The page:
Yes, you read the title correctly. Chicago Tribune columnist Steve Chapman makes the case for Barack Obama as a defender of religious liberty:
The president has gotten deserved criticism for trying to force Catholic colleges and hospitals to buy insurance coverage for something they regard as evil: birth control . But that’s only part of the story. In other realms, believers have found a Barack Obama and his Justice Department to be staunch allies.
Leaving aside the simplification about the HHS regulation (which doesn’t just affect Catholics and doesn’t just deal with birth control) and the oversight regarding the Administration’s losing argument in Hosanna-Tabor, Chapman (whose orientation is generally conservative) has something, but not nearly as much as he thinks.
His case for the Obama record boils down to two examples. First, the Obama Administration hasn’t given in to the urgings of the secular Left to abrogate religious hiring rights in government-financed programs. But while President Bush offered a robust defense of these rights, the current inhabitant of the Oval office has been quite timid, saying only that they would be reviewed on a case-by-case basis. He’s not the opponent that Americans United and the ACLU would like him to be, but he’s a very timid friend. I also have my doubts whether the President in a second term, when he no longer needed some political support from folks outside the religious Left, would continue his passive acquiescence in provisions that have for the most part been in place since the Clinton Administration.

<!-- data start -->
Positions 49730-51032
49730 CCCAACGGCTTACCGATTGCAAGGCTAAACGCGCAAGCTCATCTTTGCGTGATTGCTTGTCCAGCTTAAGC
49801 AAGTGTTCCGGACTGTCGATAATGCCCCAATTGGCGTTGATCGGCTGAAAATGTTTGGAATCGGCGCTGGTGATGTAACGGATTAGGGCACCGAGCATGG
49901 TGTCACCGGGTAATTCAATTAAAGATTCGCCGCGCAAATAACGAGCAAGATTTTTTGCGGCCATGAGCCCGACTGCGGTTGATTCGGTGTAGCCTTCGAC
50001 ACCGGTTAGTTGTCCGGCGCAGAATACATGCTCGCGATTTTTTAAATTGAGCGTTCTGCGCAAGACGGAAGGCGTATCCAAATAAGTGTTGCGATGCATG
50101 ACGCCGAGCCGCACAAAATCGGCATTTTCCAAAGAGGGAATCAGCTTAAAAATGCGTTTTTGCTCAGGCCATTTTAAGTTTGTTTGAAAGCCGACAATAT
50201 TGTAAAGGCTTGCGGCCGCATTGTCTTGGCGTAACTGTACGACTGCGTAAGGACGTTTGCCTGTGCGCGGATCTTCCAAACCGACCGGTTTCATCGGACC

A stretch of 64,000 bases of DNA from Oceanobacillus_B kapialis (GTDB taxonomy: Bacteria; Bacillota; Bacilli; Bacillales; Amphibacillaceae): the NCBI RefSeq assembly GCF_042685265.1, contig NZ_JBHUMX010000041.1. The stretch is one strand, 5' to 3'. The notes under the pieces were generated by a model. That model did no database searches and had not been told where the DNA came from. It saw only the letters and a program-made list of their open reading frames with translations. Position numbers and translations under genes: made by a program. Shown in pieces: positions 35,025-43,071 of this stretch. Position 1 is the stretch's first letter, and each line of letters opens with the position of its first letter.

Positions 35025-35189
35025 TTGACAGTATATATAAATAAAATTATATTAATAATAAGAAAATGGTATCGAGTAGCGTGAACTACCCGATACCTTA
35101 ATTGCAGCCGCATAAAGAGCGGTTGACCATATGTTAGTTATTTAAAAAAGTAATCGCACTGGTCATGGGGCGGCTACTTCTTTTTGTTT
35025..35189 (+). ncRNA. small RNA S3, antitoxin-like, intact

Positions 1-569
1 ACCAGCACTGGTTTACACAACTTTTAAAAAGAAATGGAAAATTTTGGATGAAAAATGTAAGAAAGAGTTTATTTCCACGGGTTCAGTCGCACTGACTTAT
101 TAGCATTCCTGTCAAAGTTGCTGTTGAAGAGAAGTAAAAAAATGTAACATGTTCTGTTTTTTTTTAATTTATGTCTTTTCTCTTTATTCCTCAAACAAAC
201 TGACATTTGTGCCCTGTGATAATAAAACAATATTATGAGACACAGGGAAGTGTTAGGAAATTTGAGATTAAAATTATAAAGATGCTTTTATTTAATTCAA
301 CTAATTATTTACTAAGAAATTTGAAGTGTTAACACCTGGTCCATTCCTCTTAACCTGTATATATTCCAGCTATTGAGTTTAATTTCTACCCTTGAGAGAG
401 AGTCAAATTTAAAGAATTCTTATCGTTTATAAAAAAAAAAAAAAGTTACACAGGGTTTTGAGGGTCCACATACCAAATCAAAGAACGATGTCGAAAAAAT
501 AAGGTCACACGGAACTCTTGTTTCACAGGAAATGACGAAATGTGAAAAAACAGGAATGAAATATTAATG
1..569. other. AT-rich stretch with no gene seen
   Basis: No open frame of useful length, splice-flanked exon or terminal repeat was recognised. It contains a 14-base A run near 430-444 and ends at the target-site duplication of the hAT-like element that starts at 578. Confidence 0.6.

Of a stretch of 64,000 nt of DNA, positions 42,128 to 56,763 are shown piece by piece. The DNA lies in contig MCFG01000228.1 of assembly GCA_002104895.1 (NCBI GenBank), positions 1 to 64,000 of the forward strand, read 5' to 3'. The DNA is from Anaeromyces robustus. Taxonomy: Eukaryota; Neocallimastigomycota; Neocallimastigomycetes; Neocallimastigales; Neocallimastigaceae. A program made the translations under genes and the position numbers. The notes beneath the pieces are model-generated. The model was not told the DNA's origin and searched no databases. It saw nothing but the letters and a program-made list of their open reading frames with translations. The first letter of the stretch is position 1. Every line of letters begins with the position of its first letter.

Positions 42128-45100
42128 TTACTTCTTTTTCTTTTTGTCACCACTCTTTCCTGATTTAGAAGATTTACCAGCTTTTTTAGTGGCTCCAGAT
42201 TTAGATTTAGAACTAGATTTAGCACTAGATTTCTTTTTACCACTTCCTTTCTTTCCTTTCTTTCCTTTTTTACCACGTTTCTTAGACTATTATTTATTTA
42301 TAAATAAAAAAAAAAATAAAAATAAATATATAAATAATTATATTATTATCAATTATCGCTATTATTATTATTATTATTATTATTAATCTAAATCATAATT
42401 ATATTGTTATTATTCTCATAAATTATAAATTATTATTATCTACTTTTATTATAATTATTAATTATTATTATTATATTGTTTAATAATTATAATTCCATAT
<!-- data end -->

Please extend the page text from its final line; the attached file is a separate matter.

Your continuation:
Chapman’s second set of examples comes from the Administration’s enforcement of the provisions of the Religious Land Use and Institutionalized Persons Act ( RLUIPA ), which passed both chambers of Congress by unanimous consent. To be sure, the Department of Justice doesn’t always enforce or defend laws vigorously (see DOMA, for example), but RLUIPA (like the Religious Freedom Restoration Act before it) has never been a bone of contention at the federal level. I would expect almost any administration to enforce it.
In the end, Chapman is right that someone like Rick Santorum exaggerates when he says that the President displays an “overt hostility to faith in America.” But the President is a lukewarm defender at best, and often switches sides. It goes without saying that there are many more reliable friends of religious liberty out there.
UPDATE: The Washington Post ‘s Lisa Miller also argues that Barack Obama is pretty friendly to religion, though, on her view, the “zealots” don’t really deserve it. As she seems to have misunderstood the religion clauses of the First Amendment, in her view religious groups are just like other lobbying organizations (only more hypocritical perhaps, as they seem to claim some sort of mysterious moral authority). Read the comments on her column only if you have low blood pressure.